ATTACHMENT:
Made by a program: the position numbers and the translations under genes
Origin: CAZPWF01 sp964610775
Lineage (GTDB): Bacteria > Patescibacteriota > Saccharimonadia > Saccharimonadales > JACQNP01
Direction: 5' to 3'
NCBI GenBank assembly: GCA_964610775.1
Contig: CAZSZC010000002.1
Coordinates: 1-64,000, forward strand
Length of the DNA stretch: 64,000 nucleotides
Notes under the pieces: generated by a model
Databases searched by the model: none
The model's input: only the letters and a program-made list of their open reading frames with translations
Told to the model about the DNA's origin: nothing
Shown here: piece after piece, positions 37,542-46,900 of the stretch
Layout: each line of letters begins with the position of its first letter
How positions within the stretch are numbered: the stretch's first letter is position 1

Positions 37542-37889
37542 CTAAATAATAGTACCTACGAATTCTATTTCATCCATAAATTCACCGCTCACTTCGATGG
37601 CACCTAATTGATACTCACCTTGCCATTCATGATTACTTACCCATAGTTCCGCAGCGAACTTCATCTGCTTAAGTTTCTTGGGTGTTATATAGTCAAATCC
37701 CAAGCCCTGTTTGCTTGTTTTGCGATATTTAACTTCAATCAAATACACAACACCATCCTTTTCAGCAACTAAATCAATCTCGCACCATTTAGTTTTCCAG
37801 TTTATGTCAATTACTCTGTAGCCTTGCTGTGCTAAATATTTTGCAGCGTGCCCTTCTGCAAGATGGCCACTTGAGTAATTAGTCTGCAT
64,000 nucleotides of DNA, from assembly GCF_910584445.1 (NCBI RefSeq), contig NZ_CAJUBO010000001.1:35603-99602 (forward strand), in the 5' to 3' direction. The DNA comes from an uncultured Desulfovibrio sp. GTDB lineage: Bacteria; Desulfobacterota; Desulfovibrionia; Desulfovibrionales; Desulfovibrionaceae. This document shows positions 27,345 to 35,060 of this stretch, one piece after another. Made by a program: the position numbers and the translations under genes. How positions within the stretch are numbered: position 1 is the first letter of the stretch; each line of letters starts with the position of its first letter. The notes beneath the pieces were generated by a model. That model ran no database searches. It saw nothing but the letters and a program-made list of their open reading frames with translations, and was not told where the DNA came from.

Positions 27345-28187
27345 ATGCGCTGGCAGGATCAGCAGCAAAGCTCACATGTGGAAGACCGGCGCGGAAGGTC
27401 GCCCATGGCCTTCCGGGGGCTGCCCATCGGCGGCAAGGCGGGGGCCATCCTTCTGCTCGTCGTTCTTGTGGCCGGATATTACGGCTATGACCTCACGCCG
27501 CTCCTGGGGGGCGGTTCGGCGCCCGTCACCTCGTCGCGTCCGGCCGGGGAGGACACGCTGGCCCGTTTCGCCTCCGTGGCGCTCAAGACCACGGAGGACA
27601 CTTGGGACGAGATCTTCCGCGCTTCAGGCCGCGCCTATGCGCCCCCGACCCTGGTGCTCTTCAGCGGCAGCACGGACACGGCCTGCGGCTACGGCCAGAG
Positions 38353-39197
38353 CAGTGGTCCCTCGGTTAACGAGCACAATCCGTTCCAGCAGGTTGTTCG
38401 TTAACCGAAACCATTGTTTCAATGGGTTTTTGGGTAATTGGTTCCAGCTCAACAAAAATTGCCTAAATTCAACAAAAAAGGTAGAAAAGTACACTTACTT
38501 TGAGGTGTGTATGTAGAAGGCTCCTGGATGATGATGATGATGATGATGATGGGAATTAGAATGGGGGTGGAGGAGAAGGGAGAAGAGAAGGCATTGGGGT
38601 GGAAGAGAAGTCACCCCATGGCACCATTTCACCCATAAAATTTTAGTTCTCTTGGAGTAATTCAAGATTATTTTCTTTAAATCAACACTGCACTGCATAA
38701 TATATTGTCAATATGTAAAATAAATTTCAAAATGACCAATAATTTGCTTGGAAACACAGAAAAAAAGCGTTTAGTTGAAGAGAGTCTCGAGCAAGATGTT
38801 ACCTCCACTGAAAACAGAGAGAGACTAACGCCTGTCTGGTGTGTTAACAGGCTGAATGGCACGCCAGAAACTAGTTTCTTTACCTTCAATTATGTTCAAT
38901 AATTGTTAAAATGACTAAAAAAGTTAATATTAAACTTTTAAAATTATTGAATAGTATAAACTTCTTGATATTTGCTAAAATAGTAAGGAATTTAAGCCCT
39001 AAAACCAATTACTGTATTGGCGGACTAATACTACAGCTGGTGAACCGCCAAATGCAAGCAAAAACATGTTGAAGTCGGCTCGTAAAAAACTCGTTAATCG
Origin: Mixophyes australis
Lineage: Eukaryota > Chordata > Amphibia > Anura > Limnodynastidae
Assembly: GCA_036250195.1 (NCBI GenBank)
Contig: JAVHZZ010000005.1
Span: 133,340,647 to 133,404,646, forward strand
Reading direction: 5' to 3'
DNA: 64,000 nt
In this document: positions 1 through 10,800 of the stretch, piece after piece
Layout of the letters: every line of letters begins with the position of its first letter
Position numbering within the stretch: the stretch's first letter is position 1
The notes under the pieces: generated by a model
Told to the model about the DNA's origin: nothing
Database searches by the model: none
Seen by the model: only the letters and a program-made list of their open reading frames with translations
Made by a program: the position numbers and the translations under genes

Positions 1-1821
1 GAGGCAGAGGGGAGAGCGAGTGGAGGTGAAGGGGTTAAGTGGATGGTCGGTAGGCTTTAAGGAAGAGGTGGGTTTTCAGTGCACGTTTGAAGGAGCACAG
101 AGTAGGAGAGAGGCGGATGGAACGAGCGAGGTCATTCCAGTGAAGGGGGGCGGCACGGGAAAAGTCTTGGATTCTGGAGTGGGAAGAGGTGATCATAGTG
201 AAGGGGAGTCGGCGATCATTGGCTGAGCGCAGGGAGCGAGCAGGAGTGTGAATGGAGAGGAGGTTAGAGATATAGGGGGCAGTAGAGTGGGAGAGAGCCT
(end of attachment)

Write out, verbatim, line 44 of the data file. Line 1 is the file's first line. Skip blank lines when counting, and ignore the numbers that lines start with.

Layout of the letters: every line of letters begins with the position of its first letter